This is a question for all of you seasoned investors that have created your businesses from the ground up. I'm "in the works" of creating mine.
I was wondering if any of you have become members of your respective Chambers of Commerce or local Better Business Bureau agencies. If you have, what are the benefits? What are the risks? Is this a good idea or not? Why? Why not? (Not looking for a 'War & Peace' answer.)
I ask this because often friends and other businesses (that don't understand how our industry operates), look at this profession as a "vulturistic" endeavor. Or at least when I try to explain to them, what I'm doing. They may see us as people that prey on vulnerable victims of poor decision-making or badly thought out management of their personal affairs. I'm a capitalist just like most in this field, but I also believe that by providing a way for people to save their credit (and dignity) before they go off the cliff, is also a noble trait to possess.
I'd love to hear your thoughts from all sides of the fence.
Hi @Lyle McCartee . I would start with the Better Business Bureau. We are proud members of the Atlanta BBB and have been for years. I do recommend you consider joining, for at least three reasons:
- It offers prospects an easy and familiar way to check your business out. The BBB website profiles your company's services and customer satisfaction record. While not perfect, it's widely accepted as the gold standard in small business reputation management. Not being there can raise all sorts of doubts in the minds of prospective clients.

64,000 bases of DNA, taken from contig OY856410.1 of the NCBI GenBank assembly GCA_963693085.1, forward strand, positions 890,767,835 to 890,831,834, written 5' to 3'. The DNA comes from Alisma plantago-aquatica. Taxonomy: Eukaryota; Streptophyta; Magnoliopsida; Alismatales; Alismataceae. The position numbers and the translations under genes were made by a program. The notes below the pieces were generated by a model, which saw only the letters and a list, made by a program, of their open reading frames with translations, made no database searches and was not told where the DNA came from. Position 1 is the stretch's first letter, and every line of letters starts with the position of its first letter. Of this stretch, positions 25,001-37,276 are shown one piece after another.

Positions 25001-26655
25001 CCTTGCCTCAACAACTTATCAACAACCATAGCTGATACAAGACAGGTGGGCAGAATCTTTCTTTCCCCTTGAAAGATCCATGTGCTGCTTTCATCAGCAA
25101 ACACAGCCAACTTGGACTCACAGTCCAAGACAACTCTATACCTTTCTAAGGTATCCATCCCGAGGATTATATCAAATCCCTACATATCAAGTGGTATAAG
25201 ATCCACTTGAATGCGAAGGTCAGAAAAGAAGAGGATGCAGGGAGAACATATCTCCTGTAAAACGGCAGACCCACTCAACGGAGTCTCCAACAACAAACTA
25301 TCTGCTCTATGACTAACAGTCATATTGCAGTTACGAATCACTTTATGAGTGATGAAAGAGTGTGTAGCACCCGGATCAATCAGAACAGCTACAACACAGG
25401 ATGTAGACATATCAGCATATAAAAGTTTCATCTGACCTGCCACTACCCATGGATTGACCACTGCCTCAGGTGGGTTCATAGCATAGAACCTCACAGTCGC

- It gives satisfied customers a platform to sing your praises. When you are truly helping people solve their problems, they are often happy to take a minute to provide a positive testimonial on the BBB website. That's a huge marketing win for any company!
- It gives unhappy clients an avenue to seek redress and be heard. If you stay in business long enough, someone is going to take issue with something you've done. The BBB can act as a mediator to resolve disputes before they get out of hand. If nothing else, at least your side of the story can be presented. Believe me, this is way better than getting courts and attorneys involved.
Certainly, chambers of commerce can be helpful in many of the same ways. But, the BBB brand delivers more bang for the buck, in my opinion.
Remember, however, that the BBB is *NOT* an arm of ANY government - it is a corporation with an official sounding name.
Agreed David, but I certainly appreciate the intent that the organization strives for. Particularly, in consumer protection.